I love words that aren’t found in any dictionary, but this one ‘dielarious’ and its derivative ‘dielarity’ certainly belong there. I stumbled upon these apt descriptives when reading the June 2012 issue of Ladies’ Home Journal. The article entitled The Last Laugh was written by humorist and author Lizz Winstead as she described the final days of the life of her beloved father. Those who have lost loved ones will relate to her experience. Lizz speaks about the bizarre and sometimes irreverent conversations that took place as her family accompanied her father as far as they could on his journey and then needed to let go of his hand as he continued on, but leaving her and her sibs with a parting gift that they will never forget.
I can absolutely relate to Lizz’s experience, particular with the fairly recent (November 26, 2o1o) death of my mother. I grew up in a really goofy family, as those who know me or those who have been reading the Bliss Blog for awhile, can attest to. Silly humor and weirdness abound. We looked at death as another life event and although my parents’ deaths were not joyful occasions, obviously, they brought with them dielarious laughter, to be sure. One such occurred when I was visiting my mom in Florida while she was on hospice. She was asleep (or so I thought) in her hospital bed that was set up in the living room and I was watching tv; a special on The Learning Channel featuring Barbara Carrellas who is a sex educator who I have known for a few years. Her segment of the show was about energetic orgasms that the producers of the show referred to as ‘thinking off’, which is about experiencing the physiological indications without direct bodily/genital contact. Breathing and imagining are key components. So, here I am watching this show, while my 86 year old mother is in the room. Even as open as our conversations were about sex when I was growing up and as an adult, this was a stretch for me to be listening and observing as the people in her workshop were doing some pretty heavy breathing. My mother opens her eyes and asks “What are you watching?” I tell her that it is my friend Barbara on tv, helping people experience the safest sex there is. She laughs and says “Meshuggenah! (Yiddish for crazy)” and then goes back to sleep. We had many such moments prior to her passing. When I would assist her with personal care and she could still stand, she would lean against the bed and do a little hip action and wiggle before I hitched up her clothing. I would shake my tush along with her as we would sometimes collapse into laughter/tears. When we would take ’trips’ all over the world with imagination as our wings, with no need for passport or plane ticket, one time she said she wanted to go to Hawaii and to a luau. I asked what we would be doing there and she grinned “Dance the hula and get lei’d.” “Oh, two wild women out on the town!” Rather than roast pig (we are Jewish), she wanted to indulge in s’mores; chocolate being our shared drug of choice. When she would become forgetful, she would often remind me that she still had her marbles. I assured her that I would retreive any that had rolled under the couch. She appreciated that.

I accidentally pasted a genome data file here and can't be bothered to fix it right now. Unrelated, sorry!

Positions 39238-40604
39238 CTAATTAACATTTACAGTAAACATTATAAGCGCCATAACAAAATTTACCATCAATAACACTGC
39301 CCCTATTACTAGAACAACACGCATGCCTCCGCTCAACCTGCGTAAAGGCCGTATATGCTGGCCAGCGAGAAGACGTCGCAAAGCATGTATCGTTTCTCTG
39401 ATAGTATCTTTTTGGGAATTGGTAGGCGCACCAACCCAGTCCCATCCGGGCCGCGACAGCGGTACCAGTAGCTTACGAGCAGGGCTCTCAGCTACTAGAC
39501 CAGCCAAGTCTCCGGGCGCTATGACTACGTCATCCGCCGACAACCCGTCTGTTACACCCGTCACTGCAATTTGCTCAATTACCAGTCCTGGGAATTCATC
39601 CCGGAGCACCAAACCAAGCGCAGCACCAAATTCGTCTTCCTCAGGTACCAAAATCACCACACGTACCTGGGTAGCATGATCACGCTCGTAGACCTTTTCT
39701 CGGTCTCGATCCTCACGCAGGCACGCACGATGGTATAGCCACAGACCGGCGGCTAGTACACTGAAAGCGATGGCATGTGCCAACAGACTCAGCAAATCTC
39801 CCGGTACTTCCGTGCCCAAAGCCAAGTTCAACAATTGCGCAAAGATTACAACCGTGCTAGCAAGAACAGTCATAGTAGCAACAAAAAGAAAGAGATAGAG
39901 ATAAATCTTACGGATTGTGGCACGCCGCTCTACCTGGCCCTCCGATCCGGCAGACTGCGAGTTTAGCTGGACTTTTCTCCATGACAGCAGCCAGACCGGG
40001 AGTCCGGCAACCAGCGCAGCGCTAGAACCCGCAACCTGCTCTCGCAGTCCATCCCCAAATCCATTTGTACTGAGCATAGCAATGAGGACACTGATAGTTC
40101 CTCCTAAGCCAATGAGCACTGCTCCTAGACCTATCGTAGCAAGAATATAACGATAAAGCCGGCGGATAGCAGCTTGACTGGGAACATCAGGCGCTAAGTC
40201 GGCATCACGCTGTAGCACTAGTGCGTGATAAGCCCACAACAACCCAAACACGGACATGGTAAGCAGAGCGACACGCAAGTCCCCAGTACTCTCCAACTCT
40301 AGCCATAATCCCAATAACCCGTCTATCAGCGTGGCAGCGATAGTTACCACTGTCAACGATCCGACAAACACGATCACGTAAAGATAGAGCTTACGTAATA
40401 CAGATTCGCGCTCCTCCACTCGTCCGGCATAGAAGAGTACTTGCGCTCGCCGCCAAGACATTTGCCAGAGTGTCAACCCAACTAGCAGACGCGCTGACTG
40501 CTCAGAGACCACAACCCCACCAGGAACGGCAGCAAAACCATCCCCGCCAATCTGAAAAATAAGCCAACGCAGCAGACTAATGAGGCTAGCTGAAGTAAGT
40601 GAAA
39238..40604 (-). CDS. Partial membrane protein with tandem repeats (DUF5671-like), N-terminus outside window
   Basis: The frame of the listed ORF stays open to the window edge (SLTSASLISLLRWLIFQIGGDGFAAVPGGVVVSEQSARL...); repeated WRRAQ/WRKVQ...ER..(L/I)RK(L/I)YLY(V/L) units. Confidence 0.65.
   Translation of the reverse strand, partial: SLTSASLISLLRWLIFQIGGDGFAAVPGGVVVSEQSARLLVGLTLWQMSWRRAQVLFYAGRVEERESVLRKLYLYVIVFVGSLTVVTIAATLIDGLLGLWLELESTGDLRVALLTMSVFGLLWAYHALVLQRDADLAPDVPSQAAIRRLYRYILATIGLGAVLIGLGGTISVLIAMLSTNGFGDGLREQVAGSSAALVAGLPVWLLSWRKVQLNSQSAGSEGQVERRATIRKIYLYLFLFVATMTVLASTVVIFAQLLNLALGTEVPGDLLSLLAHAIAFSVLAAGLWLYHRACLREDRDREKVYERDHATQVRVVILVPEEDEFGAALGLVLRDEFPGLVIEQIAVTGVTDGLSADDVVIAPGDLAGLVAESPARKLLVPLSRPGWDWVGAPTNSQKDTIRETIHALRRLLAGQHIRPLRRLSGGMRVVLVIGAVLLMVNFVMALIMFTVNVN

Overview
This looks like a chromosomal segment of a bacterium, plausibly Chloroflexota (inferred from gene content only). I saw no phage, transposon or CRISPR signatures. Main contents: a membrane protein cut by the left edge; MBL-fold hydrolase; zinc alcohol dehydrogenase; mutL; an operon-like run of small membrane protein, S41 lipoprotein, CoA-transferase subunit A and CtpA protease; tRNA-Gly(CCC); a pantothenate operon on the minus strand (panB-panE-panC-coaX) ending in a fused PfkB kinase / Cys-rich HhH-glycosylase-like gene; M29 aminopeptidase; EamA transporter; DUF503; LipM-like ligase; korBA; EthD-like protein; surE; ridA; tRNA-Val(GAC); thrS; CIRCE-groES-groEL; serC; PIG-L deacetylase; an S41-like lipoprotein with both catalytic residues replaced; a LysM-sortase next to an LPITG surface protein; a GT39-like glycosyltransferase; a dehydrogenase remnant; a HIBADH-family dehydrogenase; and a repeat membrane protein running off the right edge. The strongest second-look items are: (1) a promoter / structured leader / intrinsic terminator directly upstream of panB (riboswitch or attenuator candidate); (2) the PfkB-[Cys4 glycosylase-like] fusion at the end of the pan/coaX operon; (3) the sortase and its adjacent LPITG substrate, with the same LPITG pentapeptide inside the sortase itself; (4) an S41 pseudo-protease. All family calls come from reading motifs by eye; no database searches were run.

Death is not an easy topic for most to speak about, but dielarity allows us to laugh in its sometimes dark and fear-furrowed face.